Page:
Nutrient cycle

Nutrient cycle

Nutrient cycle
Image Credit: adopted from USDA NRCS & NSTA (2010) with IAN/UMCES Symbols

Nutrients are chemical elements all plants and animals require for growth. On earth exists a constant and natural cycle in which these elements are incorporated during organism growth and degraded when organisms dies. The largest amounts of nutrients used are the non-mineral elements, i.e. carbon (C), hydrogen (H) and oxygen (O). These elements are mainly taken up as carbon dioxide (CO2) from the air and water (H2O) by the roots. However, these are not sufficient for life to exist. Further elements are important to fuel life on earth: Nitrogen (N) and Phosphorus (P), Potassium (K) as well as Calcium (Ca) and Magnesium (Mg) are highly important, in particular for plant growth and agriculture. (Jönsson et al. 2004)

Plants take up nutrients available in the soil layer. These nutrients are transferred to humans or animals by consuming and digesting plants and released back into the environment as excrements or organic debris (e.g. dead organism remains such as leaves). Microorganisms break down organic debris in the soil and make nutrients available in their mineral form, which enables plants to take up and hence, reuse them. Currently, large parts of humankind influence the nutrient cycle in the way that we remove nutrients from the terrestrial and discharge them into aquatic environments. On the one hand, this leads to soil depletion in terrestrial environments and on the other hand, an overabundance of nutrients and pollution of water sources. (Conradin 2012b)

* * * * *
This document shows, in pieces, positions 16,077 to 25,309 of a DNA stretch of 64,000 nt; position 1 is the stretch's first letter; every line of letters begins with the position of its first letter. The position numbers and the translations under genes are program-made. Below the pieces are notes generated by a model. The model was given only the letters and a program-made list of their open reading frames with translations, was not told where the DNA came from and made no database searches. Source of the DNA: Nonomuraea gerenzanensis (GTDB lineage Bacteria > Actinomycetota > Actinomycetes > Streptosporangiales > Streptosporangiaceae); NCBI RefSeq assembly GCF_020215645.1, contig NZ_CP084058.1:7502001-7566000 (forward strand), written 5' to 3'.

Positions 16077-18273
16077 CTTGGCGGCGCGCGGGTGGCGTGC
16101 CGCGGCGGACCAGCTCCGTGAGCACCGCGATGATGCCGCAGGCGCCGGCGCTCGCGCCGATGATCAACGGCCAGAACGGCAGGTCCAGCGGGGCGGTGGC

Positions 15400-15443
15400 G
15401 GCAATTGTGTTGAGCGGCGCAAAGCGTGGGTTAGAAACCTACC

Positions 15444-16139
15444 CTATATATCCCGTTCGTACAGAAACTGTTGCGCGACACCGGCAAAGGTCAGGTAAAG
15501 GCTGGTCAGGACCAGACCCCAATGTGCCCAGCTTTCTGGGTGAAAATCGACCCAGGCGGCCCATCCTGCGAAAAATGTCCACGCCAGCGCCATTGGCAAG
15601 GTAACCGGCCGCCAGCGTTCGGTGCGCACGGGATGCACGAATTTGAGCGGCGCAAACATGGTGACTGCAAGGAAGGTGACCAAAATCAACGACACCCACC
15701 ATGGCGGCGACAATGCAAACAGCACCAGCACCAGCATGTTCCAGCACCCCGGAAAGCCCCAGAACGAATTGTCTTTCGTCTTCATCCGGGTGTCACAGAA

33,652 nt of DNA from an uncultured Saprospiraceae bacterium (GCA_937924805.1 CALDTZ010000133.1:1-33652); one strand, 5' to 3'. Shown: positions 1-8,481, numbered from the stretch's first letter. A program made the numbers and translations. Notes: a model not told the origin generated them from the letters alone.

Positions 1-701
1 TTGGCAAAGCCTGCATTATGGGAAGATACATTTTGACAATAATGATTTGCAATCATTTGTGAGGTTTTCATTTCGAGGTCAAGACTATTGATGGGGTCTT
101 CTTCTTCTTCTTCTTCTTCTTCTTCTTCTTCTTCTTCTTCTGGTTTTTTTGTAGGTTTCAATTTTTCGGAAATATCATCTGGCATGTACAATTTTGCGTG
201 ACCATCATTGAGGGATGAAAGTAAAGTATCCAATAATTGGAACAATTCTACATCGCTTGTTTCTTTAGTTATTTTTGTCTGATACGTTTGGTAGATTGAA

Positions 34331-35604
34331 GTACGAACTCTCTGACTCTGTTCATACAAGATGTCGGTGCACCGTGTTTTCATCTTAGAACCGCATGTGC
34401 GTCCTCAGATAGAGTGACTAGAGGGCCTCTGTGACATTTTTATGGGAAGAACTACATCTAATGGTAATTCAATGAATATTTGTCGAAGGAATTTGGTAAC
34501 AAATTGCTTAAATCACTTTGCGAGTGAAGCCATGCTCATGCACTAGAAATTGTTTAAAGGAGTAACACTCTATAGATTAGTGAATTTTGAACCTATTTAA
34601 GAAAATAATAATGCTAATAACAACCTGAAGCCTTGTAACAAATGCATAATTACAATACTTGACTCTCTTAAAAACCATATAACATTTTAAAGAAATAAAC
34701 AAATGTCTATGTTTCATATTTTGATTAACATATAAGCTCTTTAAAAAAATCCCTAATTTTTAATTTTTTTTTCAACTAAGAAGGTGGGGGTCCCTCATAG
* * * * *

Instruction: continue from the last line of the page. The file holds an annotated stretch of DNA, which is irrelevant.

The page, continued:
In aquatic systems, nitrogen and phosphorus are the two nutrients that primarily control the growth of aquatic plants, algae and bacteria. Nitrogen and phosphorus are considered to be the primary drivers of eutrophication of aquatic ecosystems, where increased nutrient concentrations lead to increased primary productivity. Some systems are naturally eutrophic, whereas others became eutrophic because of human activity, such as runoff from agricultural areas and discharge of municipal waste into rivers and lakes. (UNEP 2008)